(Picture Credit:WD Stock Photos/Shutterstock)

The latest data released by Joseph Rowntree Foundation showed that low-income households could not afford basic amenities as the weather worsened.

Organised by JRF in association with Savanta, 4,251 people took part in the survey, held between October 31 to November 25.

The bottom 40 per cent of incomes were asked about the methods they resorted to, keeping in mind the cost of living crisis. 

As per the survey, in 2022, three million low-income households could not keep their homes warm because they could not afford them.

Amid freezing temperatures across the UK, the new analysis highlighted that most low-income families could not afford to heat their homes.

Urging the Government to step up, JRF Senior Economist, Rachelle Earwaker, said: “The Government must see that families won’t be able to get through the winter on the current levels of support.”

She added, “For hundreds of thousands of households, it is not a choice between putting the heating on. Our research shows they cannot afford anything recommended to protect themselves from the effects of plummeting temperatures.”

A cold weather alert from the UK Health Security Agency was issued, which said people at risk should try and heat the rooms they use most to at least 18 degrees Celsius, wear extra layers and have plenty of hot food and drinks to keep warm.

The survey examined the case of loans or credits, under which it was found that an average low-income family in arrears owes over £1,600.

While approximately 4.3 million low-income households could not afford essentials while also being behind on bills like energy or rent.

Nevertheless, JRF research showed that many households need help to afford the essentials. According to the research, around 710,000 households were without adequate clothing, food, and heat.

As per the survey, in 2022, 2.4 million low-income households borrowed money or used credit to pay their bills.

Giving an insight on the rising debt, Earwaker said that “energy bills, while capped, were still almost double what they were last winter, and housing shortages, rising rents, and mortgage payments were overburdening budgets across the country.”

She added, “The dangerously cold weather on the horizon was a cause for concern. People were being forced to wager their financial health and whether they can afford more debt, against their wellbeing without sufficient heat, clothing or hot food.”

In addition, the report also found that a fifth of all low-income households went without food and heating. This has increased by a quarter for those in the bottom 20 per cent of incomes.

Earwaker said that the “prices of essentials were still soaring” and the UK was experiencing historically high inflation.”

Calling these times “historically difficult,” Earwaker called upon the Government “to ensure that they help everyone in need.” 

About the disturbingly low basic social security level, Earwaker said: “without substantial changes, people were not able to afford the essentials which many take for granted.”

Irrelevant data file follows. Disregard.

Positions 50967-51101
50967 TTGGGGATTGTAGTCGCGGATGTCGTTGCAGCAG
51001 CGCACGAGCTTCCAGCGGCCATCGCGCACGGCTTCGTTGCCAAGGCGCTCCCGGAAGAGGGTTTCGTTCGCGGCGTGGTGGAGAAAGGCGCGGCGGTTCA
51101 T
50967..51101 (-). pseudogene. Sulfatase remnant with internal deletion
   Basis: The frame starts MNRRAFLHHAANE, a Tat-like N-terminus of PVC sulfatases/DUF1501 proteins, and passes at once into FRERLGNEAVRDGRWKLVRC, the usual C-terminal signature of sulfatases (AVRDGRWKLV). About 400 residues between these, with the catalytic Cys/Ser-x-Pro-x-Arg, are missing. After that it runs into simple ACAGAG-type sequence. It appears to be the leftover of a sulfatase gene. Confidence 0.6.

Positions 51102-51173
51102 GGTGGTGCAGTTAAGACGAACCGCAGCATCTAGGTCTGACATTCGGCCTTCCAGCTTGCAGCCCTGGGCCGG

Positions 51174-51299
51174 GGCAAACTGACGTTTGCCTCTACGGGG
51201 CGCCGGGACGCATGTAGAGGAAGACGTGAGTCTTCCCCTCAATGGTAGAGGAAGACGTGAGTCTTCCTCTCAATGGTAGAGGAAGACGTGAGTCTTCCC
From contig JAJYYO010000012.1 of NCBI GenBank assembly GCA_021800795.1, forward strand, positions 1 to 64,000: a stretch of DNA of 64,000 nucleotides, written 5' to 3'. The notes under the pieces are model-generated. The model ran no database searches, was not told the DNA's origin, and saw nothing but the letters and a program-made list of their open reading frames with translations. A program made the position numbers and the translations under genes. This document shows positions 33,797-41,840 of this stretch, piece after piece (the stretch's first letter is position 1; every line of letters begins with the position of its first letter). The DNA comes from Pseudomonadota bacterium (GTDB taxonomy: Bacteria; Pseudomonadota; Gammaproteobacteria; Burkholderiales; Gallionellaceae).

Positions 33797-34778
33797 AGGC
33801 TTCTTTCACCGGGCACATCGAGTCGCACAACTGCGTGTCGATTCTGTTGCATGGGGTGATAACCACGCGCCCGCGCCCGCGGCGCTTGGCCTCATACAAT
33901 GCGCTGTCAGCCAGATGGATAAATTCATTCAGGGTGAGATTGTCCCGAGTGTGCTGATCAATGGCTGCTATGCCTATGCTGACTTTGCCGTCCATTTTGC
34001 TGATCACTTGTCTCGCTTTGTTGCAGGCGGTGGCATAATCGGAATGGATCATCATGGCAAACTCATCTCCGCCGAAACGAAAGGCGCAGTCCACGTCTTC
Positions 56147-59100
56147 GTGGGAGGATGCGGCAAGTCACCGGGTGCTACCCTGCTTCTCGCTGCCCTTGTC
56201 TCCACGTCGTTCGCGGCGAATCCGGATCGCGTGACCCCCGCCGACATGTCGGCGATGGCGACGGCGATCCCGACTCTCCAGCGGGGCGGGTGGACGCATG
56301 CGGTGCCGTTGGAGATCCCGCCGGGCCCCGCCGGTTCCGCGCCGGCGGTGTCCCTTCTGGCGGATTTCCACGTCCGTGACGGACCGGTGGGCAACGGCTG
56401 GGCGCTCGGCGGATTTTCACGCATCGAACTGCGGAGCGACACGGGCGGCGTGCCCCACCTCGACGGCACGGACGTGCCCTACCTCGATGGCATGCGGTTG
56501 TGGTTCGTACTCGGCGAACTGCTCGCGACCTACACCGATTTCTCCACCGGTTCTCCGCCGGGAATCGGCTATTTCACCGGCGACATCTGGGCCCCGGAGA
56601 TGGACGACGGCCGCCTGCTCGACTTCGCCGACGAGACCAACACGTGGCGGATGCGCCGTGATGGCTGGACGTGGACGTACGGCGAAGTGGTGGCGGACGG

Comparing these findings to JRF’s last report published in May, the organisation found that Rishi Sunak’s cost of living support package had not reduced the levels of financial burden or material deprivation.

Nevertheless, it had kept the levels the same for those in the bottom 40 per cent of incomes. However, the reality was far worse for those in the bottom 20 percent.

JRF called for the Government to set a Basic Rate of Universal Credit to help people afford the essentials, including food.

Recently, Twitter was abuzz as the #Costoflivingcrisis trended on the social media platform, where people complained about various issues they faced in their households.

My gas stats, take into account it is only the 10th, and look at the comparison between Jan and now usage/cost. #energybills #CostOfLivingCrisis pic.twitter.com/O17zoEcnr1

— Tim (@tim_george92) December 11, 2022

In this tweet, one significant aspect of cost of living crisis, i.e., rising electricity bills, has been brought to light:


This is unbelievable—the most expensive electricity in the WORLD.

Is @RishiSunak sat on his hands?

People are going to suffer tremendously – many will die, and this Government is clueless ?

Good God, how bad does this have to get..?

#EnergyCosts #CostOfLivingCrisis https://t.co/yq9SO3SvI9

— April Dwyer (@apes147) December 12, 2022

Our fixed energy deal ended in September. We were paying £160 a month for gas & electricity. We have had to put the heating on as the kids have been off sick & cannot let them freeze. Submitted a meter reading the other day & for 5 weeks we’ve used £640! #CostOfLivingCrisis #energybills

— Bridge Don (@BridgetDon) December 9, 2022

The cost of living crisis affects individuals and households and impacts those with small and medium-sized businesses. One such case has been that of the Westbrook brewery, which shut down due to the rising crisis:

Another #Warrington business is closing its doors due to the #CostOfLivingcrisis#CostOfLivingCrisishttps://t.co/4riE8sqttI

— Warrington Guardian (@warringtonnews) December 5, 2022